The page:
'Roll on the World Cup' - Sexton aiming higher once again 

Sexton and his team will allow themselves 48 hours to savour their success, the captain said
'Roll on the World Cup' - Sexton aiming higher once again 

FAMILY AFFAIR: Ireland’s Johnny Sexton celebrates winning with his children Luca, Sophie and Amy, his teammates, the Six Nations trophy and the Triple Crown trophy. Pic: ©INPHO/Dan Sheridan

Johnny Sexton described lifting the Guinness Six Nations trophy and completing a Grand Slam as Ireland captain as the high point of his career but the veteran fly-half added he was aiming higher still.

Sexton, 37, was playing his final championship game in his 113th Ireland appearance, 13 years after a Six Nations debut off the bench against France. He made it a special occasion, not only moving past predecessor and compatriot Ronan O’Gara as the tournament’s record points scorer with a penalty and three conversions against England to move to 566.


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More satisfying was the 29-16 bonus-point victory secured under his leadership that secured a clean sweep for the only the fourth time in Irish rugby history and a first since 2018 on the back of two tries from Dan Sheehan and one apiece from Robbie Henshaw and Rob Herring.

Joe Schmidt was Ireland boss then with Andy Farrell his defence coach when Ireland beat England five years ago at Twickenham. Sexton on Saturday night paid tribute to Farrell the head coach who succeeded Schmidt after Ireland’s 2019 World Cup quarter-final exit and has taken the national team to another level with a Six Nations Triple Crown in 2022, followed by a historic first series win against the All Blacks in New Zealand last summer.

It was Farrell who appointed the fly-half to the captaincy and though there were some early sticky moments in his leadership, not least when he reacted badly to being replaced in France during his first Six Nations campaign, Sexton described the Englishman as a “very special coach” as he looked forward to a World Cup campaign still to come this autumn.

"Since day one, he's put his own stamp on it,” Sexton said of Farrell.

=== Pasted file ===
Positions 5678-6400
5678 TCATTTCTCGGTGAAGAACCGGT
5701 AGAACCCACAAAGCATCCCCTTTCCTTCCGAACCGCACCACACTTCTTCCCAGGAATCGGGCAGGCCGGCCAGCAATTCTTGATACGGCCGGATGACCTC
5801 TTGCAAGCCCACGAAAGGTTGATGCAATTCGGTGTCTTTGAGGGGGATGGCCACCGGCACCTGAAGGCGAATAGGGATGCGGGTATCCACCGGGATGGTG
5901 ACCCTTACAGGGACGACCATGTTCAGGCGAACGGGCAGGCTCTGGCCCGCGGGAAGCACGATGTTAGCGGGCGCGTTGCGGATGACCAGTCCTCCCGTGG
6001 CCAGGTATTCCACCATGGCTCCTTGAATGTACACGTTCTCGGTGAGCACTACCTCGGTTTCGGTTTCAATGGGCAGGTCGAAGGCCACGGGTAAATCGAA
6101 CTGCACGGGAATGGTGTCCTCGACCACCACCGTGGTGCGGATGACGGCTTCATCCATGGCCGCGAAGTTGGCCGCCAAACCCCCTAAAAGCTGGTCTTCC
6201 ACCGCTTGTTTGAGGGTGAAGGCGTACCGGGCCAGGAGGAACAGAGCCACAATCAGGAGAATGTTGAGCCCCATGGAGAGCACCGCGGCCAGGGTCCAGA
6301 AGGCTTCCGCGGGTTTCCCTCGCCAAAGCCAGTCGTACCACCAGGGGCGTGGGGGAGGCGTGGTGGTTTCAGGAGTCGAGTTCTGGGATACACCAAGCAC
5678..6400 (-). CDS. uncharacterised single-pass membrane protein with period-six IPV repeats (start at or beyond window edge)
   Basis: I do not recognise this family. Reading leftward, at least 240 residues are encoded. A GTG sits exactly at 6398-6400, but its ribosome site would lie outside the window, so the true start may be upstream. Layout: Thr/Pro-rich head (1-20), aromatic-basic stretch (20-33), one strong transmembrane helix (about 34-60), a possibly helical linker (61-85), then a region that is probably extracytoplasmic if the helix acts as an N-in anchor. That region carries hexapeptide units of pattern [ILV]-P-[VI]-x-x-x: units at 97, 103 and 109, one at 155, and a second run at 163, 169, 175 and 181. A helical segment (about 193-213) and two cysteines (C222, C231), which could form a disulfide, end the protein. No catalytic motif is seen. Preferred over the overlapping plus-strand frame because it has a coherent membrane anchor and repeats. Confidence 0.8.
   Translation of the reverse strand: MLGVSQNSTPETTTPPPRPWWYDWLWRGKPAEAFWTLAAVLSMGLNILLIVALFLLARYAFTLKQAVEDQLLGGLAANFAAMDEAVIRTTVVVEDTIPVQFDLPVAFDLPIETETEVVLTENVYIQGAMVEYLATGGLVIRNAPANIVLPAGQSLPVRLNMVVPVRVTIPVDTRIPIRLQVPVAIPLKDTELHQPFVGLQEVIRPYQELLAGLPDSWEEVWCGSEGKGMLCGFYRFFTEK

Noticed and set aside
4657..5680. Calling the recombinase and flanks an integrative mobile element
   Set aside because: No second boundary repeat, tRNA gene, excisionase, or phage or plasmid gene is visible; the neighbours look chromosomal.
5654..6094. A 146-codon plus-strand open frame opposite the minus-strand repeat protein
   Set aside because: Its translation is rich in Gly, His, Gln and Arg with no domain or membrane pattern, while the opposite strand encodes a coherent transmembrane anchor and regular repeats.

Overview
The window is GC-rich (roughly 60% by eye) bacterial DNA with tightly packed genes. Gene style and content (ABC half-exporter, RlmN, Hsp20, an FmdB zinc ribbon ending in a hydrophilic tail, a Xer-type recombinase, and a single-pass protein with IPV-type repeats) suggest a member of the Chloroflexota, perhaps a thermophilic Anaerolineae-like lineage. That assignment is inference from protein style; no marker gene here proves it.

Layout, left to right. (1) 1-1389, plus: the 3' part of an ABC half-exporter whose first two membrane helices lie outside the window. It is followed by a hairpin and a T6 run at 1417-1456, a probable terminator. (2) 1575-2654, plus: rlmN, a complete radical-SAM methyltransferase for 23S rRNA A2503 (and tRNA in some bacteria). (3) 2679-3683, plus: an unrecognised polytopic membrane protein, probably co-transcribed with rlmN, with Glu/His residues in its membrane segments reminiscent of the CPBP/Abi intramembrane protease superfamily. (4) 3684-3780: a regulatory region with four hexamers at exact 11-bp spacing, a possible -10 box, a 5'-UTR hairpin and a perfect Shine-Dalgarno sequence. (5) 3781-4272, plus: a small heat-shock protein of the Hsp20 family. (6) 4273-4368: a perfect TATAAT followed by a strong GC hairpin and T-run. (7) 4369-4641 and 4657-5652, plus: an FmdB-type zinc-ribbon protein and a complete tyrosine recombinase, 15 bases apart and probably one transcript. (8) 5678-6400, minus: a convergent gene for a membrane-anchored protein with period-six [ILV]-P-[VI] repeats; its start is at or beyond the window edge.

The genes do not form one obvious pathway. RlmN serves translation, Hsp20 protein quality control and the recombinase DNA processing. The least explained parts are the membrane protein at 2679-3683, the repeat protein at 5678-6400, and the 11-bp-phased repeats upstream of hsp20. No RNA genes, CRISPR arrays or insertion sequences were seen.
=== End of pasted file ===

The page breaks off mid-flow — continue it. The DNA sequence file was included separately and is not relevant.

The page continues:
"The best thing about him is he hasn't changed one bit from going from assistant to head coach. He's still very popular, even with the lads he doesn't pick. You know, we've been able to bounce back after, how do I put this, after I let myself down when I was taken off against France. That was probably the low point, a real low point for me.

"And, this is a high point but I hope it's not the highest point. He's a very special coach; when you've him, (assistants) Paul O'Connell, Simon Easterby, Catty (Mike Catt) and John Fogarty motivating you during the week it's a pretty special dressing-room to be part of.

"All credit to him, really, for putting it together.

"Roll on the World Cup, that's what we need to focus on next."

Sexton and his team will allow themselves 48 hours to savour their success, the captain said, with the celebrations kicking off inside Aviva Stadium led by a sell-out Irish crowd that roared on their side from before kick-off and throughout an often tense final-round game thanks to a fighting performance from an England side rebounding from a 53-10 record home defeat to France seven days earlier.

“It was an unbelievable atmosphere, very special,” Sexton said. “I’d say we had 98 per cent of the stadium I reckon? It was incredible.

“Fair play to England the way they turned up; They were really good. To bounce back in that fashion speaks a lot about their captain, their coach. They made it tough and we made it tough from ourselves. We will take a lot of learnings out of it I suppose, but for now we might just enjoy it for 48 hours and not worry about it too much.

“These moments don’t happen often. This is the fourth time ever which shows how hard it is. Literally why it is so hard is that every game you ply for your country means so much. 

"So for England coming here today, it means so much to them to come here and spoil the party but also to win for themselves. They put everything into that. And it’s the same every single game. You have to turn up five weeks in a row. And I think we did. I think we were on it today, we just made some silly errors at some crucial times. It made things difficult. But yeah, we won a Grand Slam. It’s pinch yourself stuff.

“You couldn’t make it up really. I said during the week it is the stuff of dreams. And growing up, all you want to do is play for Ireland. 

"I said during the week, I don’t know why but when I was growing up, I always wanted to captain Ireland. And this fella (Farrell) asked me to do it. And probably one of the best days of my life when he did and this day is even better. They’re a great group, great management team and a great bunch of players. And I said in the dressing-room there, this is not the end. There’s plenty more left in this team."

Sexton was asked if would consider playing one more year or if Saturday’s game really was his last Six Nations appearance before retiring after the World Cup later this year.

“No, it’s not the time,” he said. “Today was about us as a team. To finish the campaign, when you set out to achieve something in the campaign and manage to do that, it’s a very special feeling in that dressing-room. And for the moment, let’s enjoy the next 48 hours,. It’s a special group and a special team.

"It was all about the team today, to come away with a Grand Slam was unbelievably special. We need to go and enjoy the next couple of days."

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